About Patrick Burke
Patrick Burke received his B.A. in music at the University of Pennsylvania (1996) and his Ph.D. in ethnomusicology at the University of Wisconsin-Madison (2003). Since 2004, he has been a professor of music at Washington University in St. Louis, where he teaches undergraduate and graduate courses on such topics as the history of jazz and popular music, music of the African diaspora, and the methods and theories of ethnomusicology. In 2013-14, he was a Guest Scholar at the University of Oslo, Norway. Prof. Burke has been Head of Musicology in the Department of Music since 2015.
Prof. Burke's research centers on jazz and popular music in the United States, with a focus on the connections between music's performance and reception and the formation of racial ideology. His work has been supported by fellowships from the American Musicological Society, the National Endowment for the Humanities, the Rock and Roll Hall of Fame, the Social Science Research Council, and the Center for the Humanities at WUSTL. Prof. Burke is the author of Come In and Hear the Truth: Jazz and Race on 52nd Street (University of Chicago Press, 2008). His current book project, What's My Name? Rock, Race, and Revolution in the 1960s, in progress, addresses the relationship between rock music and the radical political movements of the late 1960s.
Music 1021: Musics of the World (cross-listed with African and African American Studies)
Music 1022: Popular Music in American Culture (cross-listed with African and African American Studies and American Culture Studies)
Music 3014: Ethnomusicology
Music 3021: Music of the African Diaspora (cross-listed with African and African American Studies, American Culture Studies, and International and Area Studies)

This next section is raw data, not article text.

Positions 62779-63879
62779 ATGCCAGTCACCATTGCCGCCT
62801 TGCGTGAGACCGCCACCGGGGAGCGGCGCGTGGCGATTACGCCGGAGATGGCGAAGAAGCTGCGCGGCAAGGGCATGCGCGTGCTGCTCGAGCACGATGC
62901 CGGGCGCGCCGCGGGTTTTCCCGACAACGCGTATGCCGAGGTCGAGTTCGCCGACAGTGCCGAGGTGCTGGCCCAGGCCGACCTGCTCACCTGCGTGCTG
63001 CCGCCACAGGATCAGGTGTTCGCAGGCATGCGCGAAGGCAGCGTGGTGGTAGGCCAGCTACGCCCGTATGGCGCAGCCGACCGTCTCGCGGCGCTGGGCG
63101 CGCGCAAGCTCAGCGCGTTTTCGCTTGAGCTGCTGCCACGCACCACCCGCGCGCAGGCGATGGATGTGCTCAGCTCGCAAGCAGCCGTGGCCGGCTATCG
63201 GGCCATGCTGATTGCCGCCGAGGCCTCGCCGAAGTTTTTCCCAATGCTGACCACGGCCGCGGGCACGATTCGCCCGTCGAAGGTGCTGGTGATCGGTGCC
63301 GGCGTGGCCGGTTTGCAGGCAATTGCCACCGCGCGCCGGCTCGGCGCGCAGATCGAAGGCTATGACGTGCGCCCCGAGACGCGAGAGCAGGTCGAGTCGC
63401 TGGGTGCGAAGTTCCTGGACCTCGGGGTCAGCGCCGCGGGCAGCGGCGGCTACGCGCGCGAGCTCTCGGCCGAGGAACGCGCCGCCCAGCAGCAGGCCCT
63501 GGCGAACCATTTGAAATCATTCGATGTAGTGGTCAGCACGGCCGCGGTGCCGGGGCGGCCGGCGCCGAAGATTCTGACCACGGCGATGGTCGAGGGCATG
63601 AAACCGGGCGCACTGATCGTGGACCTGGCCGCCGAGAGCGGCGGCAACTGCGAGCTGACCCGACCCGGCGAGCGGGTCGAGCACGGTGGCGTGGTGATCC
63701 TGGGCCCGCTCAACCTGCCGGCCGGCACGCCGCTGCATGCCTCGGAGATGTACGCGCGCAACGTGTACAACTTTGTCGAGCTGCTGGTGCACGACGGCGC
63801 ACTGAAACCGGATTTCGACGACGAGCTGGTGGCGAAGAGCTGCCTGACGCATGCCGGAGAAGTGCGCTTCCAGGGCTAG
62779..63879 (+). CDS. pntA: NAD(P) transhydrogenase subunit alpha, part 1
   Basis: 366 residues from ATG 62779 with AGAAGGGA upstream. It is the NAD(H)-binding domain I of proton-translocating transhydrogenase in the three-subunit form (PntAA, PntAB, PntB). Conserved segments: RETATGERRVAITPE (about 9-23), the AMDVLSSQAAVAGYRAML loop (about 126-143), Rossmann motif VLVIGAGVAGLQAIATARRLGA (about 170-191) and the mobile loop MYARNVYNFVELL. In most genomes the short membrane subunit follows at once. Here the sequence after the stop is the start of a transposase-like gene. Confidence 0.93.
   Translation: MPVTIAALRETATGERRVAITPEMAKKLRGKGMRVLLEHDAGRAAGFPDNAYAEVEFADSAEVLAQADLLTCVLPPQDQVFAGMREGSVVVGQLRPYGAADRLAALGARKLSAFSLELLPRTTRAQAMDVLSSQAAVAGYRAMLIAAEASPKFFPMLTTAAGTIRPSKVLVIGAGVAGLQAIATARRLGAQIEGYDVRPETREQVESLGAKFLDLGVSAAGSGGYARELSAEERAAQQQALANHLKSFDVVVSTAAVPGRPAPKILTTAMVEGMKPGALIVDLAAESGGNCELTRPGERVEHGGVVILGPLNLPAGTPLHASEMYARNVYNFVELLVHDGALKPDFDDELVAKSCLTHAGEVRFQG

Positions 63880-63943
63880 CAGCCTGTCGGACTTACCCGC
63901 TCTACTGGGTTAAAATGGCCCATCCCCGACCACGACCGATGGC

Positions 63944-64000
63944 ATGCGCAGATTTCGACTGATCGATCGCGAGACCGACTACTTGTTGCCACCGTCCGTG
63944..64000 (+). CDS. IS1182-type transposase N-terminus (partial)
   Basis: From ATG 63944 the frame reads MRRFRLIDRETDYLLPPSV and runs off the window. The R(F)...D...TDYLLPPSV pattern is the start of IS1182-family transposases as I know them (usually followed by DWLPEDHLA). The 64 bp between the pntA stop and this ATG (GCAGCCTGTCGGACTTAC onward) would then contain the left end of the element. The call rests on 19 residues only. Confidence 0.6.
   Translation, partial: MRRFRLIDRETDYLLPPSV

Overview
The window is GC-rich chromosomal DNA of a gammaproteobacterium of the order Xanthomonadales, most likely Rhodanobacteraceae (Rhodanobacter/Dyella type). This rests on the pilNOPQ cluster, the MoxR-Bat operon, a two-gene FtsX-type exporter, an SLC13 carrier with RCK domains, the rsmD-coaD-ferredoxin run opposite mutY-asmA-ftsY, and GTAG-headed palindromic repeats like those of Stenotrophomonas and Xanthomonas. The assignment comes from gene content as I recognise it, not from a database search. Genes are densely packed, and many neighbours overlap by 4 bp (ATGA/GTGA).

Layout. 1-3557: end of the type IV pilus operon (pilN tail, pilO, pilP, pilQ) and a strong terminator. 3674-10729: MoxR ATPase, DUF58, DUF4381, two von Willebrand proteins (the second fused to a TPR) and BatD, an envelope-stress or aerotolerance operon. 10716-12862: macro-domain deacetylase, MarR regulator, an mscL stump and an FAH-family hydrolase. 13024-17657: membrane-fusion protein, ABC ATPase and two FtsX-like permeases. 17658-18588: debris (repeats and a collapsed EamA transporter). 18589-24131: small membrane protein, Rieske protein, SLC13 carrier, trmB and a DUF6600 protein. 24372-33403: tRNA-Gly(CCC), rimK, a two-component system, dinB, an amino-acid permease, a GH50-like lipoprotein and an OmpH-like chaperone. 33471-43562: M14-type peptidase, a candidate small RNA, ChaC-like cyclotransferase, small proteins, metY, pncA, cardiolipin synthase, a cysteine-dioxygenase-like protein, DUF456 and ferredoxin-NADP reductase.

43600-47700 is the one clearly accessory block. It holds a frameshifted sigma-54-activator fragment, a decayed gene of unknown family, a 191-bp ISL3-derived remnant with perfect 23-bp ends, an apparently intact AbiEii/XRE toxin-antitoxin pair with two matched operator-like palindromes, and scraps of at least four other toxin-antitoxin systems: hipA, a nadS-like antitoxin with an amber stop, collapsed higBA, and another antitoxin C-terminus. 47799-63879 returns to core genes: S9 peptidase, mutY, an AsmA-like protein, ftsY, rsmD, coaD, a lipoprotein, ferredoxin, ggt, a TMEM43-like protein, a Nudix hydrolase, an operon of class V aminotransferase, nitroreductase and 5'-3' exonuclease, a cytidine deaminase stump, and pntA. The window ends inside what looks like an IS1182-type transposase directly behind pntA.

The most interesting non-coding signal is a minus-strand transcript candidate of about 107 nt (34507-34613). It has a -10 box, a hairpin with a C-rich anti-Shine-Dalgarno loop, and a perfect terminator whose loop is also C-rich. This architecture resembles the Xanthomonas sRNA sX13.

Music 3023: Jazz in American Culture (cross-listed with African and African American Studies and American Culture Studies)
Music 3028: Music of the 1960s (cross-listed with American Culture Studies)
Music 509: Introduction to Ethnomusicology
Music 519: Music, Race, and Ethnicity
What’s My Name: Rock, Race, and Revolution in the 1960s (in preparation).
Come In and Hear the Truth: Jazz and Race on 52nd Street. University of Chicago Press, 2008.
Co-editor (with Gerald Early and Mina Yang), “American Music,” special issue of
Daedalus: Journal of the American Academy of Arts and Sciences (vol. 142, no. 4, Fall 2013).
“What Is Music?” Humanities 36, no. 1 (January-February 2015).
“The Fugs, The Lower East Side, and the Slum Aesthetic in 1960s Rock,” Journal of the Society for American Music 8, no. 4 (November 2014): 538-566.
“The Screamers,” Daedalus: Journal of the American Academy of Arts and Sciences 142, no. 4 (Fall 2013): 11-23.
“Clamor of the Godz: Radical Incompetence in 1960s Rock,” American Music 29, no. 1 (Spring 2011): 35-63.
“Rock, Race, and Radicalism in the 1960s: The Rolling Stones, Black Power, and Godard’s One Plus One,” Journal of Musicological Research 29, no. 4 (Fall 2010): 275-294.
“Tear Down the Walls: Jefferson Airplane, Race, and Revolutionary Rhetoric in 1960s Rock,” Popular Music 29, no. 1 (January 2010): 61-79.
“Oasis of Swing: the Onyx Club, Jazz and White Masculinity in the Early 1930s,” American Music 24, no. 3 (Fall 2006): 320-346.
American Historical Review
Belles Lettres: A Literary Review (Center for the Humanities, WUSTL)
Journal of American History
Volume! La revue des musiques populaires (forthcoming)
Western Historical Quarterly